Jeffrey loves life’s contrasts: rustic vs. modern, old vs. new, thinking vs. feeling. He travels the world with his keen sense of joy and his partner, Darren, and together they find inspiration around every corner.
Our First Trip as RV Owners
My family isn’t big on fancy vacations to distant lands. We’re more of a “strap on the surfboards, pack the card games, fire up the RV and hit the road” type of family. My memories of RV life are fond and aplenty.
I remember Easter morning wake-ups with candy-filled eggs hidden around my Grandparents’ motorhome, and s’more-filled evenings around campfires on the beach.
And climbing the winding roads through Yosemite, headed to the warm and glassy lakes on the other side of the Sierras for the annual rendez-vous with the "McClure Gang,” comprising my sweet grandparents and a handful of their church friends. The Gang spent entire summer days playing Eighty-Eight while my sister and I were hardly out of the water long enough to dry off.
I remember road-tripping all the way out to Missouri for a Shipley family reunion where Uncle Wendall made a fork walk and taught us how to hunt for snipe.
And living in a motorhome for a year and a half while we built our house. I was just in middle school, one of a family of four, a cat and a puppy packed into in a 26-foot 1976 Dreamliner. Let me tell you, we were living the life!
So, life on the road in confined spaces with far too many people (and pets) is part of my heritage. It’s something I have long wanted for myself as I entered adulthood. When the time came for my parents to sell the old family RV and get something a little more “with the times,” my fiancé Darren and I quickly claimed our stake. We flew to my hometown of Crowley Lake, California to drive it back up to Seattle.
We had to keep the RV family legacy alive and keep that little beauty in the family a bit longer. “It still has some life left,” we convinced ourselves.
My dad gave Darren and me the rundown on all its quirks. I didn’t pay much attention because a) it’s not my department, Darren takes care of all that; and b) I was like “Pshhh, I know all this because it’s been our rig for years!” Needless to say, the list of how-tos was long and complex, and while my dad tried to thoroughly brief us on what we were getting into, nothing could have prepared us for our maiden voyage north.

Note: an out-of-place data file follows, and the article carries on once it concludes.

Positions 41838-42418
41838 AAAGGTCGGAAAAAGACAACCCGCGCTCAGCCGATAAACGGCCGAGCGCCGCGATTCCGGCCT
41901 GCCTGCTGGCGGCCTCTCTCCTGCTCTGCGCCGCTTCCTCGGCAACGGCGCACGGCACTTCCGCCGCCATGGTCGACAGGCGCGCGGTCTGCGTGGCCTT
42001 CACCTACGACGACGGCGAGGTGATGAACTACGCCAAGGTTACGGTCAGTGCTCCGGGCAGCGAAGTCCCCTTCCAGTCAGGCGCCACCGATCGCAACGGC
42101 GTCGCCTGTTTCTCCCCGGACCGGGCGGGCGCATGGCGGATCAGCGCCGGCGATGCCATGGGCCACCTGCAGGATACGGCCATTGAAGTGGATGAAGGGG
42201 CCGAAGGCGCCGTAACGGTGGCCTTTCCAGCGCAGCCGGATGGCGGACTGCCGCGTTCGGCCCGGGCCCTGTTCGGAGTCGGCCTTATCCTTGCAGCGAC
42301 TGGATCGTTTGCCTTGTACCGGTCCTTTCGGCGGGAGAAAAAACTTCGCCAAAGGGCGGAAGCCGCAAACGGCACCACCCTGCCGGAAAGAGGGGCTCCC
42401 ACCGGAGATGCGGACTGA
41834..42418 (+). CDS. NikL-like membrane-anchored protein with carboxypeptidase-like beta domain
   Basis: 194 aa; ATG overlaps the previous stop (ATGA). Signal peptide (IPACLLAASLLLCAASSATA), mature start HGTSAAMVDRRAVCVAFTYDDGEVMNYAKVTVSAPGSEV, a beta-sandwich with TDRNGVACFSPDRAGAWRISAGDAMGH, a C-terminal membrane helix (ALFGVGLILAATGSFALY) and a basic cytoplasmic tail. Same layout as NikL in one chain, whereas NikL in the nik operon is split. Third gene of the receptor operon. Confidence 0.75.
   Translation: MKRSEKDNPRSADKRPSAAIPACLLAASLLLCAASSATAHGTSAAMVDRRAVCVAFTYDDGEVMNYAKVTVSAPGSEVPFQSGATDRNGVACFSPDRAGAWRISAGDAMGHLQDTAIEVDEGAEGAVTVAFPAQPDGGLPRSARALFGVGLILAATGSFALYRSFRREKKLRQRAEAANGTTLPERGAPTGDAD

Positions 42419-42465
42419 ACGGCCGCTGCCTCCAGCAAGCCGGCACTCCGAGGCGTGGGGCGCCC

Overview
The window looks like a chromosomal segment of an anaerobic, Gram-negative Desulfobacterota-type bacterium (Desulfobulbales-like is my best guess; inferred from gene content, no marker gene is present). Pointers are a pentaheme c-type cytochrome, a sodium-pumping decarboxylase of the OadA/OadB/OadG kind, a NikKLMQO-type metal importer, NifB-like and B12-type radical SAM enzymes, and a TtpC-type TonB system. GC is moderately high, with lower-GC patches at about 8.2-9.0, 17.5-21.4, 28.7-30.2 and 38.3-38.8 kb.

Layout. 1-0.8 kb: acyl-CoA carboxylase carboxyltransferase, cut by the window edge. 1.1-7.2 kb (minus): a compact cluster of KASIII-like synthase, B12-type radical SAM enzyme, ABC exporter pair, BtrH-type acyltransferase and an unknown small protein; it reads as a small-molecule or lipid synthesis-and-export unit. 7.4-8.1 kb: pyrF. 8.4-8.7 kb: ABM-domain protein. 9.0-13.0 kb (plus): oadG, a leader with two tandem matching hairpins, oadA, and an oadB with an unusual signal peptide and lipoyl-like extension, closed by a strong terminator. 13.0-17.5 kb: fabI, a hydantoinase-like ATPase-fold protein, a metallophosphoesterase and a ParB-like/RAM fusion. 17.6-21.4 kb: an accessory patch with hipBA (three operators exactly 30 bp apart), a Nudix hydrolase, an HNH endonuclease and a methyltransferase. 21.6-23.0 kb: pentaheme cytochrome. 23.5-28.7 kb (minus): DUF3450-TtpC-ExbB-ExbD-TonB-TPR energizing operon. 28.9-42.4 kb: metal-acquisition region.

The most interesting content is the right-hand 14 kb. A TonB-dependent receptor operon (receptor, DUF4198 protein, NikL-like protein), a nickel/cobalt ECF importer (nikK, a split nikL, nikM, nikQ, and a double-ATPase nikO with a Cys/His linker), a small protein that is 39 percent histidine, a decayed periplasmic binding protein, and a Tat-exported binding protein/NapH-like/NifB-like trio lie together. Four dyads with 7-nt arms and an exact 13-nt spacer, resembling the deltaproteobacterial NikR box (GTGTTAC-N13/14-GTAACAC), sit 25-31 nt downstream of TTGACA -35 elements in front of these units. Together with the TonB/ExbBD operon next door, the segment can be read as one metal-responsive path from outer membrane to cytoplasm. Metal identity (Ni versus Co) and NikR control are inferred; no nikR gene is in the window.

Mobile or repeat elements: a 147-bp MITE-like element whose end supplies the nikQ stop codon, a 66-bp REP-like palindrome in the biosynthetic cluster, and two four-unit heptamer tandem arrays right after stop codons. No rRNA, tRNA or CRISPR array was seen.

In anticipation of selling it, my parents had stripped that thing bare. We raided my sister’s linen closet for blankets and towels so we could survive the two-day drive home through the mountains, in the dead of winter.
We hit the road with nothing but a roll of toilet paper and a few black water treatment packs. So began the 850-mile trek through the Sierras, past the Biggest Little City in the World, around Mount Shasta and over the Siskiyous in our rickety little RV we’d nicknamed the Dutchess. The steering was a little wonky due to a sway bar that needed fixing, and it made for a sketchy driving at times, especially when gale-force winds whipped for miles through the barren wasteland north of Reno. We were scared, man!
Oh and I forgot to mention, we’d also commandeered my dad’s classic canoe and strapped that baby to the top. In the wind, the canoe acted like a sail and made things even more dramatic. I sure wasn’t going to man the helm under those circumstances. So I co-piloted like a champ and provided snacks. Snacks and directions are vital to a road trip. Vital.